Surgeon discusses problems of 'medicalized' mortality in the US
Author and surgeon Atul Gawande, MD, MPH, described how witnessing the untimely and inevitable passing of patients, friends and his father revealed to him the shortcomings of the American medical system's and society's approach to dying.
"I learned about a lot of things in medical school, but mortality wasn't one of them," he said, addressing an overflow crowd March 2 in Berg Hall, at the Li Ka Shing Center for Learning and Knowledge.
The medical industry's typical approach is to trade quality of life in the short term for longer life in the future, but the trade-off isn't always a good one, he said.
Gawande, who earned a bachelor's degree from Stanford in 1987, addressed end-of-life issues—the topic of his best-selling book Being Mortal—in delivering the eighth annual Cynthia and Alexander Tseng, Jr., MD, Memorial Lecture. Gawande received his medical degree from Harvard Medical School in 1995. He also earned a master's degree in public health from the Harvard in 1999.
In the highly personal talk, Gawande discussed how decades of modern medical advances have changed our attitudes about dying and death. As fewer diseases and injuries pose life-threatening risks, because of vastly improved medications and therapies, people simply expect to live longer. Well-being has become synonymous with longer and more robust life, supported at every stage by effective medical interventions, including a growing market of "lifestyle" rather than lifesaving treatments.
Living longer, not always better
Gawande argued that while advances in health care are positive, one consequence is that we have "medicalized our mortality" to the point that even terminally ill patients and their families look to their doctors for lifesaving answers.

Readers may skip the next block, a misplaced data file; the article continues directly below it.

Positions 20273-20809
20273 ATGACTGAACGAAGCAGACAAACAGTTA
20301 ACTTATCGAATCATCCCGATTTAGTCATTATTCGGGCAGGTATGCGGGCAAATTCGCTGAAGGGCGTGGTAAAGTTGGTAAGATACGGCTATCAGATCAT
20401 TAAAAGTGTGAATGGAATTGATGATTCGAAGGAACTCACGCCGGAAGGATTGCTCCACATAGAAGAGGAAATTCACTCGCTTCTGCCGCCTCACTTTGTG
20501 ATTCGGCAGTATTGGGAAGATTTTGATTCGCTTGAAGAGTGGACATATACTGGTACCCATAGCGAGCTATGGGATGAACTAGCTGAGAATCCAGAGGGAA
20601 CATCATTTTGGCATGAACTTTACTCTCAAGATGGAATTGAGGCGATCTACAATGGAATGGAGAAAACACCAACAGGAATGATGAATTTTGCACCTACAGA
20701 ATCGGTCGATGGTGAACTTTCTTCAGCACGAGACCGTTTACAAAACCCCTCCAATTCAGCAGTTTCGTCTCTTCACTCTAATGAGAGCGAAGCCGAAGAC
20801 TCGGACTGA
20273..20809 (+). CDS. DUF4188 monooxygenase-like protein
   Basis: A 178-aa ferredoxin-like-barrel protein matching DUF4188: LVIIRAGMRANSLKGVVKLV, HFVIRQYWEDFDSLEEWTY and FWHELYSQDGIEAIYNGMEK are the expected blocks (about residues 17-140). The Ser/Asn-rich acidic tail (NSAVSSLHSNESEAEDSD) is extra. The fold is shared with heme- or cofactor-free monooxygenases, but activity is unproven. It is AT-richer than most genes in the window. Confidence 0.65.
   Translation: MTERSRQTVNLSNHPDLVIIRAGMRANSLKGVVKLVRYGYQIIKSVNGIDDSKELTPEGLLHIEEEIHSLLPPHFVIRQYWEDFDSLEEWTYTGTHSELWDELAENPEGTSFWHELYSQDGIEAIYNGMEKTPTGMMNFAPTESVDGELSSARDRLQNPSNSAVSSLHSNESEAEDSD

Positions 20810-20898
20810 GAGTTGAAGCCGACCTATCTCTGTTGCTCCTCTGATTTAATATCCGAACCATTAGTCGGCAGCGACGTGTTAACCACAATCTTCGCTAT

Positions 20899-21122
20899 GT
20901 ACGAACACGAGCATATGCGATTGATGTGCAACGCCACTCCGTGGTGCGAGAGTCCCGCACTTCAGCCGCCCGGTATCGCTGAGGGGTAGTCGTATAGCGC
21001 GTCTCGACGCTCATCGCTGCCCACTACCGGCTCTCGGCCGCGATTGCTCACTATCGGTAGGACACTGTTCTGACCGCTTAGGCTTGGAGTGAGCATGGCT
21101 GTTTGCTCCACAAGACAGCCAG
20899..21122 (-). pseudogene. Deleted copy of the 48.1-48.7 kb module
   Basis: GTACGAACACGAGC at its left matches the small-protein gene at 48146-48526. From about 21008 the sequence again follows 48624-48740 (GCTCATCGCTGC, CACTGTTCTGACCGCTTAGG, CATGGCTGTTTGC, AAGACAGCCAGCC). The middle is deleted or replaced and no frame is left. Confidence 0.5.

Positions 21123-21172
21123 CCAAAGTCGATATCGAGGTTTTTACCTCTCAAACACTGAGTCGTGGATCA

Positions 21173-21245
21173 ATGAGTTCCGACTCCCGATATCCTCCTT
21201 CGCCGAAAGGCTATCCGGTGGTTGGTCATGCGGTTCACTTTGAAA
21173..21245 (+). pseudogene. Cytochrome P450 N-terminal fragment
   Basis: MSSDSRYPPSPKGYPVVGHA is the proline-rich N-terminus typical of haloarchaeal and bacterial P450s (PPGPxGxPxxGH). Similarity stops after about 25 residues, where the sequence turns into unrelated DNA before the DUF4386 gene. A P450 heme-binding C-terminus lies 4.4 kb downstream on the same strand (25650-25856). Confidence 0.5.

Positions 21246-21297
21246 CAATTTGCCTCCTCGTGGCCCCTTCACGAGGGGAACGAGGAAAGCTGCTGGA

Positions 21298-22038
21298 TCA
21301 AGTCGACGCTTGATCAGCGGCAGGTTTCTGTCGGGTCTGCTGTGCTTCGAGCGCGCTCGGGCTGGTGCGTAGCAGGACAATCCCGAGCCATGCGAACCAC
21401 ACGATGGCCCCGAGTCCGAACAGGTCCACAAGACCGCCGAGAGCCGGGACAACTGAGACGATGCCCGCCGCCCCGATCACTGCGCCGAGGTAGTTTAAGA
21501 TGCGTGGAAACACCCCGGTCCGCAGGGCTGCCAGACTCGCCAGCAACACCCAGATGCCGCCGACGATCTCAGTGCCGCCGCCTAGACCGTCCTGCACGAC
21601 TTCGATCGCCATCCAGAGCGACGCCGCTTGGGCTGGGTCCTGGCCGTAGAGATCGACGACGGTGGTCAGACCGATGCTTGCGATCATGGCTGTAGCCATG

He said he became inspired to "pick up my journalist's pen" and explore questions about life and mortality that his elite medical education hadn't equipped him to remedy.
For example, aggressive cancer treatment can be debilitating and painful, and often fails to prolong life, merely making the end of life miserable for patients.
If palliative doctors were a drug, the FDA would approve them.
In contrast, the goal of palliative care is to create the best possible day for patients today, regardless of what it means for the future. Studies show that for terminally ill patients, palliative care improves quality of life, he said. Palliative care practices can reduce unwanted medical procedures, as well as costs, and have been shown to actually increase life span—by 25 percent in one study of late-stage lung cancer patients.
"If palliative doctors were a drug, the FDA would approve them," said Gawande.
Gawande is currently heading up a clinical trial that is gathering evidence on the effectiveness of better end-of-life discussions through an organization he founded called Ariadne Labs. (The company is named for Ariadne, the Greek goddess who showed Theseus the way out of the Minotaur's maze using a thread.)
Ariadne Labs aims to provide simple directions to help patients, doctors and families through critical moments in their lives. The backbone of this program is the "Serious Illness Conversation Guide," which offers seven questions to facilitate meaningful conversation among physicians, patients and families. It focuses on optimizing quality of life for patients based on what matters most to them.
Gawande stressed the need for better communication with patients and families facing end-of-life decisions, particularly that doctors listen to the needs and desires of their patients. He said doctors tend to be "explain-aholics," and rarely take the time to ask their patients about their values and priorities for the time they have left. When they do, chances are that patients will want to forego complex, inpatient procedures in favor of technology and treatments that enable them to spend more—and more comfortable—time at home.
"We should be able to deploy modern medicine to best meet the goals and desires of patients," Gawande said.